The PCA awarded The Private Lives of Adam and Eve a seal of approval in August 1959, and Universal planned to hold the film's premiere on February 24, 1960 in New Orleans. On March 1, 1960, however, as reported in a Daily Variety article the following day, the National Catholic Legion of Decency gave the film a "C," or condemned, rating, the first of its kind in three years. The article stated that the Legion, headed by Monsignor Little, called the film "blasphemous and sacrilegious in its presentation of man's sex life as the invention of the devil, rather than the handiwork of God...the filmmaker resorts to indecencies and pornography." The Legion also objected to certain shots of Mamie Van Doren that gave a strong appearance of nudity. According to a March 9, 1960 Daily Variety article, co-director Zugsmith responded by recalling 150 prints of the film from distributors in order to cut the offending scenes.
       On March 11, 1960, Daily Variety announced a feud between Zugsmith and Doff during which each man blamed the other for the sequences that the Legion found objectionable. As reported in the article, Doff stated that "Zugsmith failed to tell the truth," while Zugsmith responded that "Red Doff is a liar...He ought to see a psychiatrist." Variety then declared on April 26, 1960 that the film would return to production the following week in order to shoot new footage that would more clearly establish the story as a fantasy dream sequence. That footage consisted of the prologue. According to a April 22, 1960 memo in the PCA files, Little also requested that several shots of "Ad" and "Evie" dreaming be inserted into the "Garden of Eden" sequence, to ensure that the fantasy nature of the sequence remained clear. The Legion gave the film a "B" rating on 24 May 1960.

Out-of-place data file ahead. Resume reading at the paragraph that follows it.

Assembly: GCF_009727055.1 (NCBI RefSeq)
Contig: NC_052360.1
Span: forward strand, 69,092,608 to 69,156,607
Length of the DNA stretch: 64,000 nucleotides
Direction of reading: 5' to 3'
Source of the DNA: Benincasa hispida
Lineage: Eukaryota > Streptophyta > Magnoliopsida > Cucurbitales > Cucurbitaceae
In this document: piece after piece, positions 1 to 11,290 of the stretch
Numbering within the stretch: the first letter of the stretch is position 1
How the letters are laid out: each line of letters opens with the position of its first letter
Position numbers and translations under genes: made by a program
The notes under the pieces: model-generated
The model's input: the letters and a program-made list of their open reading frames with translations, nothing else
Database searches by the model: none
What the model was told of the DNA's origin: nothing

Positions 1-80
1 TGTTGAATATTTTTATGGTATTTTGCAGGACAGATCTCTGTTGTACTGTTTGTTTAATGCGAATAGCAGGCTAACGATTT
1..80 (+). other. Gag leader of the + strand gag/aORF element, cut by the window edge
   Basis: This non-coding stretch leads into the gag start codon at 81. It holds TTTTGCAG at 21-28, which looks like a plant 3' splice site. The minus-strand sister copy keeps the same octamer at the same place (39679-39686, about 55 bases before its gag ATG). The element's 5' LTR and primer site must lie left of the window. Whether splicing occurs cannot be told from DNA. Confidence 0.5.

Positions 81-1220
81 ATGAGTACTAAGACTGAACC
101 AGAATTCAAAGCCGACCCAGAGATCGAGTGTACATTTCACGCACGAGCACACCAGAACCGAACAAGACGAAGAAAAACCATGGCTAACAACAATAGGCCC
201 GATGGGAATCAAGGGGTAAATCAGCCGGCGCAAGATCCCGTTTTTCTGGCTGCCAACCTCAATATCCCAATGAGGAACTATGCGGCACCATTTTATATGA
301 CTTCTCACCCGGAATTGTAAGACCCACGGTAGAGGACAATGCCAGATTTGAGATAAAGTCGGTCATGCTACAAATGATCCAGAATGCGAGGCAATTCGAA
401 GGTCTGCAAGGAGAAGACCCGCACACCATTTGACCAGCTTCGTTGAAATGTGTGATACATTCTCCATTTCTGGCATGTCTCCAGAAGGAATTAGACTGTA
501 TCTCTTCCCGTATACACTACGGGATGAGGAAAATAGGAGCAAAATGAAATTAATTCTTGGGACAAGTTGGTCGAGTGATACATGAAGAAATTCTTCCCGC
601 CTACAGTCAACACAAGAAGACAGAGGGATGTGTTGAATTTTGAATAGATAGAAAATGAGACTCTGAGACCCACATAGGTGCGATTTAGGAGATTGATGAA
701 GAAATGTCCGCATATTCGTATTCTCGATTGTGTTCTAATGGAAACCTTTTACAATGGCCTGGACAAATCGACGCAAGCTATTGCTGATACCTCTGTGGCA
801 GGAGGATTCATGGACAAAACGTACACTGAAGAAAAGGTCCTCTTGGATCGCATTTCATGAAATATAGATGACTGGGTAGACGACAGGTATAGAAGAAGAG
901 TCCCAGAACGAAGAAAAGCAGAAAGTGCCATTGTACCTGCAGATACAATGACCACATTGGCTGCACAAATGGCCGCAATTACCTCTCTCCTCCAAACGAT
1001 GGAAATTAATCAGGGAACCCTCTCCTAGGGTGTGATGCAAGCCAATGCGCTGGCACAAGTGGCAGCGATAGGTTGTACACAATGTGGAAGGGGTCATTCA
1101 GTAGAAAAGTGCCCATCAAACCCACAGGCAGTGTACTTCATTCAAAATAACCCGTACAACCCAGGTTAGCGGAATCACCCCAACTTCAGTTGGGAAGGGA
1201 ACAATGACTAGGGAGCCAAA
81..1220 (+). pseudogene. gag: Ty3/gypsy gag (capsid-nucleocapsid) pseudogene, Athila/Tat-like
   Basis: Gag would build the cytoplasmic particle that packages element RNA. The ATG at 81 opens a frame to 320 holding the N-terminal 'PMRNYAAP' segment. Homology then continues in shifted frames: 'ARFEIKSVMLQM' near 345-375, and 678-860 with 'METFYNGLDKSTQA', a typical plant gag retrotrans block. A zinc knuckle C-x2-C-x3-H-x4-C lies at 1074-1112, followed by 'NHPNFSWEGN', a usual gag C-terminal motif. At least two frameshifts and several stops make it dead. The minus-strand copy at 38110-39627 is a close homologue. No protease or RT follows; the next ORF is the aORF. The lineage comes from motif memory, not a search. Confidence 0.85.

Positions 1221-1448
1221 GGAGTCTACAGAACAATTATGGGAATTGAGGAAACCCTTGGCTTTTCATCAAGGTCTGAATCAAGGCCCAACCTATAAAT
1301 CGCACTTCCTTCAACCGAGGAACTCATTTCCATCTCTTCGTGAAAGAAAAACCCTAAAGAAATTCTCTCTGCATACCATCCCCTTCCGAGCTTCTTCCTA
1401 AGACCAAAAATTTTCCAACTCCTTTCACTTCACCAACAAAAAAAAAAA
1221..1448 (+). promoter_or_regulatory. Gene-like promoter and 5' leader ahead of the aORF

According to a June 9, 1959 "Rambling Reporter" item in Hollywood Reporter, Universal originally borrowed Brad Dillman from Twentieth Century-Fox to play "Adam." On June 26, 1959, Hollywood Reporter noted that Brigitte Bardot's younger sister Mijanou was to make her American film debut in The Private Lives of Adam & Eve, but a 27 July news item stated that Mijanou considered both the "role and costumes too small." Although a July 9, 1959 "Rambling Reporter" item asserted that the film would feature 11 songs, including one titled "Pink Lemonade," only the title song was included in the released film. Upon its release in 1961, the Variety reviewer called the revised film "less morally objectionable than artistically chaotic."

Miscellaneous Notes

Released in United States Winter December 1960

Released in United States Winter December 1960